When the Spirit of Harmony Foundation uses the term “moral imperative,” we are doing so in response to the massive amount of empirical evidence that makes a strong case for Music Education being so good for children, it is necessary for no child to be denied the opportunity to learn music. Music Education levels the playing field for children, so their particular life circumstances and challenges can be mitigated by the benefits derived from learning music.
One of the most compelling sources of evidence for our “moral imperative of music education” concept comes from Dr. Nina Kraus, director of the Northwestern University Auditory Neuroscience Lab, who has recently published research indicating that, with as few as two years of sustained music education, students were able to maintain standardized reading assessment scores, in contrast to their peers who showed marked losses in demonstrated reading ability over the same span of time. While research has long showed the benefits of music education programs on the reading comprehension and vocabulary acquisition abilities of students in general, this is the first longitudinal study to find a significant relationship between music education and academic growth on these metrics for students from impoverished backgrounds. In simple terms, comprehensive music education literally changes the way the human brain processes and retains information.
Whether an orchestra, marching band, small ensemble, or garage rock band, young people involved in music programs develop the skills required to work with others, embracing teamwork and fostering socialization. Engagement in positive activities such as music increases kids’ resilience to the negative influences they encounter in life, and increases the likelihood they will make positive life choices. Music programs give young people an opportunity to interact closely and consistently with teachers and other musicians, who become mentors and role models over time. While students typically have an academic teacher for one year or one term at a time, a music teacher might well be interacting with a student for 4-8 or more years.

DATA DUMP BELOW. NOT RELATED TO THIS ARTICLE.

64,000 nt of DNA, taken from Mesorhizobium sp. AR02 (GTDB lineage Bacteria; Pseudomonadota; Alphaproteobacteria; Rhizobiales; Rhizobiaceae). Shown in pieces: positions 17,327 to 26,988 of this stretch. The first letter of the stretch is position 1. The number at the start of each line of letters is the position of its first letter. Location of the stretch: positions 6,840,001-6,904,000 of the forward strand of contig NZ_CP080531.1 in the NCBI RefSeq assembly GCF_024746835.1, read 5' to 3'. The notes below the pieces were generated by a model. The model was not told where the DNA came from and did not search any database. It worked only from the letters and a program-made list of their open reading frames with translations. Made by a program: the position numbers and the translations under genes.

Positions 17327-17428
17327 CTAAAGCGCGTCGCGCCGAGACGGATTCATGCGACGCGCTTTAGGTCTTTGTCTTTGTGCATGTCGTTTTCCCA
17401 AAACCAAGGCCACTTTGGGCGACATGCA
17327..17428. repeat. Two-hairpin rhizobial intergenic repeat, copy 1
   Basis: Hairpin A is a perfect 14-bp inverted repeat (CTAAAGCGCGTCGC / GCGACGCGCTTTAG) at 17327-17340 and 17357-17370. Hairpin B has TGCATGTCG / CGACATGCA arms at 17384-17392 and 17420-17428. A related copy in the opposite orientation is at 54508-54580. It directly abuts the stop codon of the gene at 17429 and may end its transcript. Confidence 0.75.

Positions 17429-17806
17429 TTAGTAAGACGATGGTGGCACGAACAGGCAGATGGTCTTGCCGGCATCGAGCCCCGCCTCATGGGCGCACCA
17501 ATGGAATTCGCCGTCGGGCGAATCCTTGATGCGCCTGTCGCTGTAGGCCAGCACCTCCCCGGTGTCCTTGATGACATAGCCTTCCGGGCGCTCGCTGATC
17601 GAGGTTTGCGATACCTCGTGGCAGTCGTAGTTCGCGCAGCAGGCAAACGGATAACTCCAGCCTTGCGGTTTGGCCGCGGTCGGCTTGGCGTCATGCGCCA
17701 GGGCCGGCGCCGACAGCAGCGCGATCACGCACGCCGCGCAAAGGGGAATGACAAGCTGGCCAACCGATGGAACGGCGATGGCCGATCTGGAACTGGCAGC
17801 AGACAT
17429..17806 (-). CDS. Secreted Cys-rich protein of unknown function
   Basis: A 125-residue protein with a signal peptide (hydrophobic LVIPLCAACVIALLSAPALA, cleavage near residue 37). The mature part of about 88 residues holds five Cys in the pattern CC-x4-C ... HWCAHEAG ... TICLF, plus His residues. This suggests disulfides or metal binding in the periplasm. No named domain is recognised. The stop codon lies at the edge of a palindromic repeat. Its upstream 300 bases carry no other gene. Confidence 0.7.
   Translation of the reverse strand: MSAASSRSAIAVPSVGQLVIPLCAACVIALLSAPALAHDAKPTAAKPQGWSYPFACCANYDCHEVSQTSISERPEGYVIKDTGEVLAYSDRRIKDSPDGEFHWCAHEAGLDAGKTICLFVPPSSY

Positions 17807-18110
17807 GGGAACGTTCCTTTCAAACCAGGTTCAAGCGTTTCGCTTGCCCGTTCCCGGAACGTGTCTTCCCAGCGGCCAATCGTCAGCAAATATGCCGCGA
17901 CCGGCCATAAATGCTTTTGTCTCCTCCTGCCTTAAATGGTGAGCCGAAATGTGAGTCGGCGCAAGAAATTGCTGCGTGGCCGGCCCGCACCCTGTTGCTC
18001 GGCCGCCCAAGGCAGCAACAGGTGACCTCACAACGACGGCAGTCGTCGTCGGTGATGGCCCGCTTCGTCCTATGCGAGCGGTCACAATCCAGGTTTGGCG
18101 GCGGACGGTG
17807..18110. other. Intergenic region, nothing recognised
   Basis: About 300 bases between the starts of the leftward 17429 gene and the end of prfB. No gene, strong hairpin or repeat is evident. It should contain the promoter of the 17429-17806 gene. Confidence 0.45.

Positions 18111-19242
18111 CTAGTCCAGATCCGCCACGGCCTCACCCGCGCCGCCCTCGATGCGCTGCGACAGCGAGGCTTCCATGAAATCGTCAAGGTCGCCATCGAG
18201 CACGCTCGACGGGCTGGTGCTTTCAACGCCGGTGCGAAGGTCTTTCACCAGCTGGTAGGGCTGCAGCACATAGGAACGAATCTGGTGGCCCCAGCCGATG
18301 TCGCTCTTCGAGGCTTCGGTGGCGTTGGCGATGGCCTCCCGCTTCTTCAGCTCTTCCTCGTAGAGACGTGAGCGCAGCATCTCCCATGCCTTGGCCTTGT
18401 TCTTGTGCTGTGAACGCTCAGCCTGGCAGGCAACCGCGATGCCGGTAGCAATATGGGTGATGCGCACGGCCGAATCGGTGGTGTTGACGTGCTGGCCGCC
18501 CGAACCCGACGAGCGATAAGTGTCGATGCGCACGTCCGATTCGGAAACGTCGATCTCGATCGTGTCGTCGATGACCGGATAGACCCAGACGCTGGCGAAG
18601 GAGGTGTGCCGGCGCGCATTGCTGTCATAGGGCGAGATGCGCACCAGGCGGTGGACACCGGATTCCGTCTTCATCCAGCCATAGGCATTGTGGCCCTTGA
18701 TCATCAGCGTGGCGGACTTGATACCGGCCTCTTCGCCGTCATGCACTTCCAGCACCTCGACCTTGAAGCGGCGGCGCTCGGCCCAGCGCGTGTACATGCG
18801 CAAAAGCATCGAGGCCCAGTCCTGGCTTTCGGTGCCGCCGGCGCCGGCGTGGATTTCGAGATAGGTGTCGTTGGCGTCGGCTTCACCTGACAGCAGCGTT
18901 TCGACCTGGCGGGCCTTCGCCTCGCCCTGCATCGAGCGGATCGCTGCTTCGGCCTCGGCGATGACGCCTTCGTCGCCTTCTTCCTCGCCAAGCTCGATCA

Music education motivates kids to stay in school. High school principals strongly believe that music education promotes the academic success of their students, according to a study released by NAMM and NAFME (The National Association for Music Education). A key finding of the study, conducted by Harris Interactive, shows that the vast majority of school administrators interviewed believe that music education has a powerful and lasting impact upon their students, making music education an essential element of every child’s education. In fact, 96 percent of public school principals interviewed believe that participating in music education encourages and motivates students to stay in school longer, and 89 percent agree that music education contributes to higher graduation rates.
Music education helps young people acquire the life skills, traits, and attributes necessary to broaden the horizon of career opportunities in any field of endeavor, not only for careers in music performance or the music industry. The positive effects of music (higher graduation rates, better grades, more positive choices, and relationships with mentors) increases the overall lifetime economic prospects for individuals who have had music education in their lives.
Based on the results of the Spirit of Harmony Foundation’s informal survey on the perspectives of Americans regarding music education programs, our hypothesis is that there is significant benefit for students who have been exposed to music education programming in terms of college admission and career viability. We are currently in the process of designing a study, in concert with existing university partnerships, in order to examine these relationships. If discovered, a significant relationship between these variables would undoubtedly change the way that key stakeholders view the importance of robust music education programs in public schools.